Forum for Science, Industry and Business

Sponsored by:     3M 
Search our Site:


Mayo Clinic researchers document safer treatment for atrial fibrillation


Mayo Clinic researchers report that the risk of stroke that sometimes results from a common treatment for atrial fibrillation can be minimized when the patient takes anticoagulation medication prior to the procedure.

The researchers report on the largest single medical center experience regarding safety of elective direct current (DC) cardioversion of atrial fibrillation. DC cardioversion is the electronic restoration of the heart’s normal rhythm.

Atrial fibrillation affects more than 2.5 million people in the United States. It is characterized by an irregular and rapid beating of the heart’s atrial chambers and results when the normal electrical conduction system of the atria is not functioning properly. It is estimated that atrial fibrillation is responsible for more than 70,000 strokes each year in the United States. The prevalence of atrial fibrillation increases with age.

The researchers found that the rate of stroke or other embolic happenings -- clots or blockages of the blood vessels -- occurring in a patient after cardioversion was less than 1 percent. In the study, 834 successful cardioversions were performed in 717 patients from 1990 through 1994. Researchers said that use of adequate anticoagulation medication prior to the procedure reduced the risk of thromboembolism.

Mayo Clinic researchers involved in the study were Federico Gentile, M.D.; Bijoy Khanderia, M.D.; James Seward, M.D.; Christine Lohse, BSc; Win-Kuang Shen, M.D.; Kent Bailey, Ph.D.; Samantha Montgomery, MSc; Belli Burger, BSc and A. Jamil Tajik, M.D. Abdou Elhendy, M.D., Ph.D. is now with the University of Nebraska, Omaha.

Warren Manning, M.D., and Peter Zimetbaum, M.D., of Beth Israel Deaconess Medical Center in Boston, write in an accompanying editorial that clinicians must assess the individual patient to determine the benefits of cardioversion.

"If the decision favors cardioversion, (the researchers) have provided further proof of the efficacy of three to four weeks of warfarin anticoagulation before cardioversion," the editorialists write about the current approach to treatment.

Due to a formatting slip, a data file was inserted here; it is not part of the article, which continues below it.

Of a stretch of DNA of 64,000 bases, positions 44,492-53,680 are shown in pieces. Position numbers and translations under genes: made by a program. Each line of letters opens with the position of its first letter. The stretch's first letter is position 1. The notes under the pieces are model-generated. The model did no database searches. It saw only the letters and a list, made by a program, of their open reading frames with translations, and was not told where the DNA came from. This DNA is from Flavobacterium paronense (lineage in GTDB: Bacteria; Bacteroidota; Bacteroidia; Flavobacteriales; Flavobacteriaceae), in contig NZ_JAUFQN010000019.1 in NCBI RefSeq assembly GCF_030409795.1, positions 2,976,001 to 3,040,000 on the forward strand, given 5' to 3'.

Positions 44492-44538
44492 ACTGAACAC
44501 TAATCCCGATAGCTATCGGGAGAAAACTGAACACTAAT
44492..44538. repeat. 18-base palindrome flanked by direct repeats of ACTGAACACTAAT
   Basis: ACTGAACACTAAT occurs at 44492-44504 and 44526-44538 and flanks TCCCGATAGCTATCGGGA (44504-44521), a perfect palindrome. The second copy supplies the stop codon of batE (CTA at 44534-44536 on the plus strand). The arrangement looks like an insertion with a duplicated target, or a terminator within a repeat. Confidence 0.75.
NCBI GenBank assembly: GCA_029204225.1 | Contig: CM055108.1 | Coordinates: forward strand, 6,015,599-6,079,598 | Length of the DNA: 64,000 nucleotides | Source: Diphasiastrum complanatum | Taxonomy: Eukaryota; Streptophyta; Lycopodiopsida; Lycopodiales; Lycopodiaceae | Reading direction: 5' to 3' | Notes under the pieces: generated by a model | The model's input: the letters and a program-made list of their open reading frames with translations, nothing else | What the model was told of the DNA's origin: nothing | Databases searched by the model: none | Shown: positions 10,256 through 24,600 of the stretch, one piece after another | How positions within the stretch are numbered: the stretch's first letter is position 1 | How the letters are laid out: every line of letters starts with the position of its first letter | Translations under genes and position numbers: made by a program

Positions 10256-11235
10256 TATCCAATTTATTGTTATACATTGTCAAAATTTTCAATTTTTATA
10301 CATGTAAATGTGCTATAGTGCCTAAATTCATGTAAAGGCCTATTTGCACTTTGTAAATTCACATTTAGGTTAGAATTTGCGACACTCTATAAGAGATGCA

Additional contact information:
John Murphy
507-284-5005 (days)
507-284-2511 (evenings)

John Murphy | EurekAlert!

More articles from Health and Medicine:

nachricht Inflammation Triggers Unsustainable Immune Response to Chronic Viral Infection
24.10.2016 | Universität Basel

nachricht Resolving the mystery of preeclampsia
21.10.2016 | Universitätsklinikum Magdeburg

All articles from Health and Medicine >>>

The most recent press releases about innovation >>>

Die letzten 5 Focus-News des innovations-reports im Überblick:

Im Focus: Light-driven atomic rotations excite magnetic waves

Terahertz excitation of selected crystal vibrations leads to an effective magnetic field that drives coherent spin motion

Controlling functional properties by light is one of the grand goals in modern condensed matter physics and materials science. A new study now demonstrates how...

Im Focus: New 3-D wiring technique brings scalable quantum computers closer to reality

Researchers from the Institute for Quantum Computing (IQC) at the University of Waterloo led the development of a new extensible wiring technique capable of controlling superconducting quantum bits, representing a significant step towards to the realization of a scalable quantum computer.

"The quantum socket is a wiring method that uses three-dimensional wires based on spring-loaded pins to address individual qubits," said Jeremy Béjanin, a PhD...

Im Focus: Scientists develop a semiconductor nanocomposite material that moves in response to light

In a paper in Scientific Reports, a research team at Worcester Polytechnic Institute describes a novel light-activated phenomenon that could become the basis for applications as diverse as microscopic robotic grippers and more efficient solar cells.

A research team at Worcester Polytechnic Institute (WPI) has developed a revolutionary, light-activated semiconductor nanocomposite material that can be used...

Im Focus: Diamonds aren't forever: Sandia, Harvard team create first quantum computer bridge

By forcefully embedding two silicon atoms in a diamond matrix, Sandia researchers have demonstrated for the first time on a single chip all the components needed to create a quantum bridge to link quantum computers together.

"People have already built small quantum computers," says Sandia researcher Ryan Camacho. "Maybe the first useful one won't be a single giant quantum computer...

Im Focus: New Products - Highlights of COMPAMED 2016

COMPAMED has become the leading international marketplace for suppliers of medical manufacturing. The trade fair, which takes place every November and is co-located to MEDICA in Dusseldorf, has been steadily growing over the past years and shows that medical technology remains a rapidly growing market.

In 2016, the joint pavilion by the IVAM Microtechnology Network, the Product Market “High-tech for Medical Devices”, will be located in Hall 8a again and will...

All Focus news of the innovation-report >>>



Event News

#IC2S2: When Social Science meets Computer Science - GESIS will host the IC2S2 conference 2017

14.10.2016 | Event News

Agricultural Trade Developments and Potentials in Central Asia and the South Caucasus

14.10.2016 | Event News

World Health Summit – Day Three: A Call to Action

12.10.2016 | Event News

Latest News

Oasis of life in the ice-covered central Arctic

24.10.2016 | Earth Sciences

‘Farming’ bacteria to boost growth in the oceans

24.10.2016 | Life Sciences

Light-driven atomic rotations excite magnetic waves

24.10.2016 | Physics and Astronomy

More VideoLinks >>>